The ITSC organized ::code::XtremeApps:: contest has drawn in a significant number of participants (at the close there were 92 teams!). The contest centers on building apps for the web using one or more of the following: Ruby on Rails, Google Web Toolkit, Google Maps and Google Widgets. The languages targetted are open source languages Ruby and Java (yes, the JVM is not open sourced yet, but is coming soon). It is exciting to see the interest levels being as high as it is and it does give some hope to the future that there would still be programmers – people who create stuff – in Singapore. That we are not becoming a Purchase Order-taking, box pushing IT industry.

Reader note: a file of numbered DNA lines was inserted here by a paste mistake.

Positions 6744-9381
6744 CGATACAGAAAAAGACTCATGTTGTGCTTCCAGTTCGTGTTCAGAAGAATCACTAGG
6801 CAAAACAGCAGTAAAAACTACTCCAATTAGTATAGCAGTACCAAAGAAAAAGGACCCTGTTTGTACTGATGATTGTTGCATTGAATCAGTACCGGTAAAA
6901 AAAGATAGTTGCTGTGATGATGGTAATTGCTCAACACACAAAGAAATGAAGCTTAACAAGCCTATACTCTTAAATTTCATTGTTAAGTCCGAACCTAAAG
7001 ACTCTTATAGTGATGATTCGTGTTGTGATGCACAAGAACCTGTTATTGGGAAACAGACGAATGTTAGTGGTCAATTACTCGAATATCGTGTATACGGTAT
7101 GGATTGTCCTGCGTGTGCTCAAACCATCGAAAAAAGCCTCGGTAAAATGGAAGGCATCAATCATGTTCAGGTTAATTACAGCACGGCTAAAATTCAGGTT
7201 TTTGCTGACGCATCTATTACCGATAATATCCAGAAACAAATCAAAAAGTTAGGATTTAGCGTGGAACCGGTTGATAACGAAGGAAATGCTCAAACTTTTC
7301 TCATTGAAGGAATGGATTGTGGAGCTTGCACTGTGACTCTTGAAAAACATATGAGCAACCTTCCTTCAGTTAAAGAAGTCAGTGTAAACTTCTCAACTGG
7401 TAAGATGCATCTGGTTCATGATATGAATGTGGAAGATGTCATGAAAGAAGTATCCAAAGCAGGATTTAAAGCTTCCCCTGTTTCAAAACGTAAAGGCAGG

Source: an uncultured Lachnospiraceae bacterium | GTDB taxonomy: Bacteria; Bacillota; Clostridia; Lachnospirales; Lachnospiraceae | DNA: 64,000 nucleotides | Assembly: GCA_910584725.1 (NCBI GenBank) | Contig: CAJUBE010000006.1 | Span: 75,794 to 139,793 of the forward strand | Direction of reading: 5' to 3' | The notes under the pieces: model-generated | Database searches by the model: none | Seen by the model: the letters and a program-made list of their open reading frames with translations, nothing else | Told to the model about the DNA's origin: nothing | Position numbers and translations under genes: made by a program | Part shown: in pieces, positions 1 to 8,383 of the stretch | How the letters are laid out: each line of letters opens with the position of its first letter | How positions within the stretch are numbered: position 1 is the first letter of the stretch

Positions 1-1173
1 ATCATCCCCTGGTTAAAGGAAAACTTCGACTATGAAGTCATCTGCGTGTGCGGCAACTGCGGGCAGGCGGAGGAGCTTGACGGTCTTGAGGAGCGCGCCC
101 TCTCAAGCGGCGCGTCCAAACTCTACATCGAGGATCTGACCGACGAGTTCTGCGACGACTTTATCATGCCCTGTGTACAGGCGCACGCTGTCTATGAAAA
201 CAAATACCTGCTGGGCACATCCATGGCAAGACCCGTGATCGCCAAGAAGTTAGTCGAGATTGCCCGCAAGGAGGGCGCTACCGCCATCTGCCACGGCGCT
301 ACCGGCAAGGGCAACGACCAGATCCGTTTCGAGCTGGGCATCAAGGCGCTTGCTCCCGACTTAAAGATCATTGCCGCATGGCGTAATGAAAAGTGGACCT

While these two languages are exciting, I am getting more and more intrigued with Erlang. With the increasing capabilities of desktop machines (quad core, octo-core etc), I think the realtime nature of Erlang would be something that will put to rest the last 20 years of object-based languages. I have always found something naggingly bad about OO languages (did not ever like C++ but was able to accept Java), and my guess is that once the multicore machines are commoditized, OO-coding techniques would fall on the way side. Let’s revisit this in 2011.